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Annotated Bibliography of NSABP Publications


Chemoprevention of Breast Cancer and the Trials of the National Surgical Adjuvant Breast and Bowel Project and Others
Smith RE, Good BC
Endocrine-Related Cancer 2003 September;10(3)347-357

Abstract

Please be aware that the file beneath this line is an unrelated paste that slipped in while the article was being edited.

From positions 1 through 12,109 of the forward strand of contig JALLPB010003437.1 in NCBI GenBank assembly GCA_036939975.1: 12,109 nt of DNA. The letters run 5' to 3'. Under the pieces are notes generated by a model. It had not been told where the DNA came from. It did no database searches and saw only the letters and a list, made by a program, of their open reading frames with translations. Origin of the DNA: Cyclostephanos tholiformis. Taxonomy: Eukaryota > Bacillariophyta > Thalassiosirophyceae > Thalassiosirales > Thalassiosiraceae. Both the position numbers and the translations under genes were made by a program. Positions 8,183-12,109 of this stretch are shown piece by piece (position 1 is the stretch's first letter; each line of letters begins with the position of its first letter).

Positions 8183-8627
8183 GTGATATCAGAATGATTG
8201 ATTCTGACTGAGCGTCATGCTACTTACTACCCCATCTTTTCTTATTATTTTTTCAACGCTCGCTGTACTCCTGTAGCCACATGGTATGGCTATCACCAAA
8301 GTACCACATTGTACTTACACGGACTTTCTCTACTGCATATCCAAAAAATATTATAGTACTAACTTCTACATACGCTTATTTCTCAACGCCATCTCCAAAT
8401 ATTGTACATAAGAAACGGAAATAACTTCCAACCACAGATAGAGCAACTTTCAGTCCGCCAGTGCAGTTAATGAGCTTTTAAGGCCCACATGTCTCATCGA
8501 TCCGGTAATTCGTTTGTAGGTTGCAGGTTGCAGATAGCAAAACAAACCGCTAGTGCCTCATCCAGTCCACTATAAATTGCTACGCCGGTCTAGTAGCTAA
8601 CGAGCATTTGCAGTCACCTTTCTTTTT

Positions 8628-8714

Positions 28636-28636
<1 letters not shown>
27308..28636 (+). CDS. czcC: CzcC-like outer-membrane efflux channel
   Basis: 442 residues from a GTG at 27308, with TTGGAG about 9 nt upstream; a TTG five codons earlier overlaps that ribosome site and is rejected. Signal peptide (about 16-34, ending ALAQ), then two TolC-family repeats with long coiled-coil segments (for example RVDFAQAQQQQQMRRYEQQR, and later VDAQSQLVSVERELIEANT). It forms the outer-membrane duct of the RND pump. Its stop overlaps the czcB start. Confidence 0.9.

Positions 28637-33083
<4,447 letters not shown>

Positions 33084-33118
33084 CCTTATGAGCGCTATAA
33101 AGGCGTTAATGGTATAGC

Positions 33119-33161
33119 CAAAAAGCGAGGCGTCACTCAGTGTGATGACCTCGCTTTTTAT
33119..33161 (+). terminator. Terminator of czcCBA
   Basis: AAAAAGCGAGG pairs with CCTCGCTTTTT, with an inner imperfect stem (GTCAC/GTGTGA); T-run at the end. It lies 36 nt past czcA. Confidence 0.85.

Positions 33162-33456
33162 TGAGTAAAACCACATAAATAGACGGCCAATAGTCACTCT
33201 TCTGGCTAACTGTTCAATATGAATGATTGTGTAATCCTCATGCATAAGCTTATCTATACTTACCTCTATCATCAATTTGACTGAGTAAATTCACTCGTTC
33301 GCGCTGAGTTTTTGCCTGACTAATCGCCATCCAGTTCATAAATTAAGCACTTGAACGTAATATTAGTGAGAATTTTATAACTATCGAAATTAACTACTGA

The idea of breast cancer prevention by hormonal means stemmed from the results of treatment trials, many of them carried out by the National Surgical Adjuvant Breast and Bowel Project (NSABP). Over the years, a number of NSABP treatment studies demonstrated that breast cancer recurrence was reduced in women with the disease who were given tamoxifen, a selective estrogen receptor (ER) modulator (SERM). Five subsequent tamoxifen prevention trials with this agent have shown a 48% reduction in ER-positive cancers, but no effect for ER-negative cancers, and an increase in endometrial cancer and thromboembolic events. The drug raloxifene, another SERM, originally examined as an osteoporosis agent, has also shown promise for the prevention of breast cancer, although, as with tamoxifen, the drug carries a risk for thromboembolic events. There is recent evidence in a large treatment trial that the aromastase inhibitor anastrazole, a 'pure anti-estrogen', holds promise as a breast cancer preventive agent. Longer follow-up and the testing of additional agents is required before these drugs can be used widely for prevention. In addition, future research should focus on the identification of at-risk women who can perhaps be targeted for specific prevention agents.